Freight Train Blues, a concert series celebrating the life of blues legend and Carrboro native Elizabeth Cotten, is back for its ninth year this summer.
The concert series focuses on traditional folk music, bringing various folk artists to the Carrboro Town Commons every Friday night at 6:30 to 8:30 p.m. from May 5 to June 23.
The concert series is sponsored by the Town of Carrboro Cultural Resources, Recreation and Parks Department, Tourism and Development Authority, the Music Maker Foundation and WUNC.
Cotten was an influential Black folk and blues singer from Carrboro. She was known for her guitar and banjo style.
Her most famous song “Freight Train” has been covered by a number of artists, including Bob Dylan. On Nov. 5 of last year, she was inducted into the Rock n’ Roll Hall of Fame.
“She is truly a titan of folk music, and deserves all the attention beyond what we can even try to get for her,” Aaron Greenhood, the producer and curator of Freight Train Blues, said.
He said that because the contributions of Black women are often overlooked, it is important to keep the legacy of Cotten alive through the concert series.
Each concert is free to the public. Greenhood said this is important because of the type of music being showcased.
“It’s the music of the people, so why should it be restricted?” he said.
This summer, the series has hosted artists like Gail Ceasar, Lil’ Jimmy Reed, David Childers, Faith & Harmony and Magnum & Company.
Concertgoers can see performances of Conjunto Breve, Dedicated Men of Zion, Shelton Powe and Pat “Mother Blues” Cohen during the rest of the series, among others.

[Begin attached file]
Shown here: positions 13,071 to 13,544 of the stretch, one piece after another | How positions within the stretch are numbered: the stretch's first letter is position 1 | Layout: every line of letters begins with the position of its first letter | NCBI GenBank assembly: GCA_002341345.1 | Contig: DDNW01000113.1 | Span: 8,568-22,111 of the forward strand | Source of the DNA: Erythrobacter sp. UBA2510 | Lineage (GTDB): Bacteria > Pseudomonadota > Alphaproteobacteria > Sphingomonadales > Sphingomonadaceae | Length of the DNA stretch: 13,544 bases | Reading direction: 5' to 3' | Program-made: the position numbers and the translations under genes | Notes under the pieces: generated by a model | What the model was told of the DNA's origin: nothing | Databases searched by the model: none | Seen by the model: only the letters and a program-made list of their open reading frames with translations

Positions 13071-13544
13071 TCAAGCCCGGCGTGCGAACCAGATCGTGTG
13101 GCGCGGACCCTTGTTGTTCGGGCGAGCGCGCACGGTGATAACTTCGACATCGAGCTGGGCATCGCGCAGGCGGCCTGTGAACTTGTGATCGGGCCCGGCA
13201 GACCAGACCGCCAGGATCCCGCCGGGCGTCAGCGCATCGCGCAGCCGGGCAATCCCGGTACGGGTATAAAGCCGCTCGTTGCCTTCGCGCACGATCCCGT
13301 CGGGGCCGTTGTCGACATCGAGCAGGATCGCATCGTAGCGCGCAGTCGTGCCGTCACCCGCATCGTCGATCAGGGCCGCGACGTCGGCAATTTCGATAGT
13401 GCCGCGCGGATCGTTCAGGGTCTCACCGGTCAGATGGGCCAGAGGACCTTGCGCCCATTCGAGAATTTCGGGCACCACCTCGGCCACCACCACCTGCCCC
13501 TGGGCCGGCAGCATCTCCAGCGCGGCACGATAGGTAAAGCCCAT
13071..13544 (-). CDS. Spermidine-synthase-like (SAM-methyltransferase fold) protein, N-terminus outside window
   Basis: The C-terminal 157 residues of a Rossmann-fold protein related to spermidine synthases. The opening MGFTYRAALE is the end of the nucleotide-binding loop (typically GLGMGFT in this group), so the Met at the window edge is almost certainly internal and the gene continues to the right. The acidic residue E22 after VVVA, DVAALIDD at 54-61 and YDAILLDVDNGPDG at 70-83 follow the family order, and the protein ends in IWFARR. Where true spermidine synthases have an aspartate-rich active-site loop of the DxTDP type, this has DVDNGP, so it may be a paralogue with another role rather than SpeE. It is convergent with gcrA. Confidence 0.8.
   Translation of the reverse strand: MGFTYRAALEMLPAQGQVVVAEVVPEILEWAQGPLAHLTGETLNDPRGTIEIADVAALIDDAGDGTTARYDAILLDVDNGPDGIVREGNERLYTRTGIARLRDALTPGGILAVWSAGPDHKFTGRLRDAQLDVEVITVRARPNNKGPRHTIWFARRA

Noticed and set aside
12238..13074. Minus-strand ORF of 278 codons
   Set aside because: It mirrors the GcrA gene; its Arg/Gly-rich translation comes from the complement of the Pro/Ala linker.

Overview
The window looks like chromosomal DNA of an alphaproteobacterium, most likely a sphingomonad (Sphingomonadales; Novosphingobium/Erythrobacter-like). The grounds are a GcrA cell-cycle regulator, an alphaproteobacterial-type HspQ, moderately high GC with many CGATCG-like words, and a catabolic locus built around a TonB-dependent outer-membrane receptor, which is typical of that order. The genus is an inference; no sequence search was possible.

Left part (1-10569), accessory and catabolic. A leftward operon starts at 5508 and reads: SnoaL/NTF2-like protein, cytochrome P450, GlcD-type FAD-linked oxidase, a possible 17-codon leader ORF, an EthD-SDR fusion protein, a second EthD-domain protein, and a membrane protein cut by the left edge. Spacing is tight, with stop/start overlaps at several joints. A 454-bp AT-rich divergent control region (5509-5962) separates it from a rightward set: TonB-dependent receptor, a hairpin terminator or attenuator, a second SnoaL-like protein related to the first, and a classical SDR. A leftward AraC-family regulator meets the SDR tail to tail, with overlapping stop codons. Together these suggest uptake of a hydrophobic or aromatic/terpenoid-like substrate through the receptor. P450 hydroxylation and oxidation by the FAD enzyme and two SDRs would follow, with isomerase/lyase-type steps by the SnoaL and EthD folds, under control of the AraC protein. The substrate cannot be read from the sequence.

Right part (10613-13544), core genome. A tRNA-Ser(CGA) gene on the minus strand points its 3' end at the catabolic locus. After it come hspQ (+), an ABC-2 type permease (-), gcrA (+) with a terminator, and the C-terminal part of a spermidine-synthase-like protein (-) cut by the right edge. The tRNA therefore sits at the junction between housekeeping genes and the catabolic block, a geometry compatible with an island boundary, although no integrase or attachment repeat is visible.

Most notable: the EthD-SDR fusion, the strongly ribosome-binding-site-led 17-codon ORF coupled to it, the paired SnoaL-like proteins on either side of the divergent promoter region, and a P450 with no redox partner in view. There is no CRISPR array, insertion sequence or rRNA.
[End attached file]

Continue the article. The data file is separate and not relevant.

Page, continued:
Tim Duffy, the president and co-founder of the Music Maker Foundation, said the artists chosen for the show are chosen by the quality of their music rather than their name recognition or popularity.
“What defines all of them?” he said. “They speak the truth. Their lyrics speak the truth. The music is heartfelt and it’s something extremely real.”
Duffy said that the Friday night concerts are bringing anywhere between 500 and 800 people to the Carrboro Town Commons.
“I think this community itself has a strong affinity for folk music,” he said.
While the concerts bring out the local Orange County community, they also bring attendees from all over North Carolina and even neighboring states, Michelle Blume, Carrboro Recreation and Park Department’s recreation supervisor, said.
She also said that many families are able to attend the concert and expose their children to the traditional music played.
“Families bring out their kids as well and they’re getting involved dancing, singing coming on stage,” she said. “So it’s a really beautiful thing to see when the whole family is able to come out and enjoy this music series.”
David Childers, a Mount Holly, N.C.-based artist who performed at the concert series on May 12, said the crowd at the show left him with a great feeling.
“The experience we had up there recently was just beautiful,” he said. “I floated home.”
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